Certificate health reporting
Our certificate monitoring is quite complete. We cover the following items.
Check frequency #
These checks run every 5 minutes on each of your sites. We want to notify you as soon as possible if there's an issue, which is why we believe we should monitor as often as possible.
Certificate expirations #
Naturally, one of the first things we verify is the certificate expiration date. If the certificate is due to expire within 14 days, you will be notified daily. When you're using a Let's Encrypt certificate we'll start notifing you daily if it will expire within 7 days.
We don't just monitor your domain's certificate: we verify all your intermediate certificates, too. If there's a problem with any of them, you'll know.
Certificate change reporting #
If we detect a changed certificate on the site we are monitoring, you will be reported with a clean
diff of the before & after state. This way, you can verify that all domains that were previously covered by the certificate are still present.
Additionally, you'll be presented with every changed field in the certificate.
Certificate chain validation #
A chain is only as strong as its weakest link, SSL Certificates are the prime example. SSL/TLS certificates are made up of "links" of certificates, or chains. If you order a certificate at Globalsign or GoDaddy, they will provide you a certificate that was signed by their provider.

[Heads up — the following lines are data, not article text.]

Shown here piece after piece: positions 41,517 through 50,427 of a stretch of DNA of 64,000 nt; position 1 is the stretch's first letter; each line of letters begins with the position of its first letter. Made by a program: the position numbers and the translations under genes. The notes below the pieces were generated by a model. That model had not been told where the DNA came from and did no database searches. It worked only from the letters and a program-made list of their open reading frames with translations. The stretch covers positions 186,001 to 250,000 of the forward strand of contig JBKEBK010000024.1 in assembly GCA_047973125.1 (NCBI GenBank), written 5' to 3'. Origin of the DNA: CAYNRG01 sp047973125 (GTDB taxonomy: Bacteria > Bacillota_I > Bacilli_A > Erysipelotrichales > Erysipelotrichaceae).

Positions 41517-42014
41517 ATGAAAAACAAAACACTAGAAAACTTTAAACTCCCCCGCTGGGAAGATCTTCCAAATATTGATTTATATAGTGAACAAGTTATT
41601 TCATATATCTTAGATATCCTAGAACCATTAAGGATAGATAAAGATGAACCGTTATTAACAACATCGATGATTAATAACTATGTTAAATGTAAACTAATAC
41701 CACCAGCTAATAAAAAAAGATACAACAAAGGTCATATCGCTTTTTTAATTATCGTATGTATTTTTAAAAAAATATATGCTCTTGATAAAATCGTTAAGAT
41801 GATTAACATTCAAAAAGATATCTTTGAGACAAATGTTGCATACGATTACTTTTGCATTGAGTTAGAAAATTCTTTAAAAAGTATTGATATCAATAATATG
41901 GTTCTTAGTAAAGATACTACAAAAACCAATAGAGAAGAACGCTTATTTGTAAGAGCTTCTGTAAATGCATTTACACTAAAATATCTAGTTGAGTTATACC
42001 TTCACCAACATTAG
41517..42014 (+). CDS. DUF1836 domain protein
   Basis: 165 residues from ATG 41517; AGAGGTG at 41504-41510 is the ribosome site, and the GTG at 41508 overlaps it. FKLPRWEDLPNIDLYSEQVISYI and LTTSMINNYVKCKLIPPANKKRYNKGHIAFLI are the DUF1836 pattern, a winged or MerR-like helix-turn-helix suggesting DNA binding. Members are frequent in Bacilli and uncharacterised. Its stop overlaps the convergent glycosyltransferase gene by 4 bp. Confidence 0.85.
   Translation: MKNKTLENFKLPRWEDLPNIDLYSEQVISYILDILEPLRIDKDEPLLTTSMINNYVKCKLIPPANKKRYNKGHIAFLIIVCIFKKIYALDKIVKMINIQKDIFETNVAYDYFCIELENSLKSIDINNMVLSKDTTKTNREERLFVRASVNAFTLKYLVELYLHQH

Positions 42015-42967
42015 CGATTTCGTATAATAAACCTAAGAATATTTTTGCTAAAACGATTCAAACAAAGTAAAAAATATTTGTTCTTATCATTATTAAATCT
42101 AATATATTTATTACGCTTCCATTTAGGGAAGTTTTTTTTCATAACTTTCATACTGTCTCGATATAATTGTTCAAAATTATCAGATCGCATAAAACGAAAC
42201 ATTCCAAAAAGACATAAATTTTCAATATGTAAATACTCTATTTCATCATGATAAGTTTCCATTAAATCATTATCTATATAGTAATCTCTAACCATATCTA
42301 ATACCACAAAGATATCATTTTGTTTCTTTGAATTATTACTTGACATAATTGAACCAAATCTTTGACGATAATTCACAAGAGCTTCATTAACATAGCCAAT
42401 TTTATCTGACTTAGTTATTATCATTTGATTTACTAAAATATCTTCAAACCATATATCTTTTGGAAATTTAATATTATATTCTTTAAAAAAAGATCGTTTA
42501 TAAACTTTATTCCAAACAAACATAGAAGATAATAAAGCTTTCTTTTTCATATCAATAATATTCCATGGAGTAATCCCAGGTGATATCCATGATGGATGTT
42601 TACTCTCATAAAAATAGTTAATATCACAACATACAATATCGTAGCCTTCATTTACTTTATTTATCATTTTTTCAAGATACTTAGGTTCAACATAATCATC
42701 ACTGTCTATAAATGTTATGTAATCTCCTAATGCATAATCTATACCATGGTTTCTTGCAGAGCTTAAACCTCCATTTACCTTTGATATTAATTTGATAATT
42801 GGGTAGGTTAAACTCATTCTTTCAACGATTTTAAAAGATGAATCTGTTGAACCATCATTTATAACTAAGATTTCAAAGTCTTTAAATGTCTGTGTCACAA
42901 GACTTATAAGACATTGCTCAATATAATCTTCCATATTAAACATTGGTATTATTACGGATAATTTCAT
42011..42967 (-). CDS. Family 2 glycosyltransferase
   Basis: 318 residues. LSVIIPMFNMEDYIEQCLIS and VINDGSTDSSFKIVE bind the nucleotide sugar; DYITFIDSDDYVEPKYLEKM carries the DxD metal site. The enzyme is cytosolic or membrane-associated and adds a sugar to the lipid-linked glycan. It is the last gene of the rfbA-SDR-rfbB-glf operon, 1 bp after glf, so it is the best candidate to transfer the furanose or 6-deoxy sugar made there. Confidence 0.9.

This path can be 2 to 5 links deep, where each provider receives their certificates from another trusted party. At the very top are root certificates. These are certificates that come pre-installed on your server, laptop or desktop. These are the certificates your computer will trust. Because there's a chain of certificates linking your (domain) certificates to the pre-trusted root, a computer will trust your specific certificate.
For instance, on this ohdear.app website, there's a chain of 3 certificates: our domain certificate, linking to the Let's Encrypt X3 intermediate, which links back to the DST Root CA X3 certificate.
Because not all intermediates are trusted automatically, it's important your server configuration also contains the intermediate certificates that will be sent back to the browser. On older devices, you might otherwise get SSL/TLS errors about untrusted certificates.
Oh Dear doesn't just monitor your domain's certificate but will check every intermediate certificate too, up to the root certificate, to verify the chain of trust.
We look for SHA-1 certificates, revoke or distrusted root certificates, ... each of those problems can cause your site to be unavailable. And none of those changes are in your control, these decisions get made by the Certificate Authorities (CAs) or the browsers themselves, coordinated via the CAB Forum.
Miscellaneous checks #
Additionally, we will also notify you of;
- self-signed certificates
- certificates that don't cover the domain name you're monitoring
- certificates that aren't active yet (with a
Not Valid Beforedate in the future)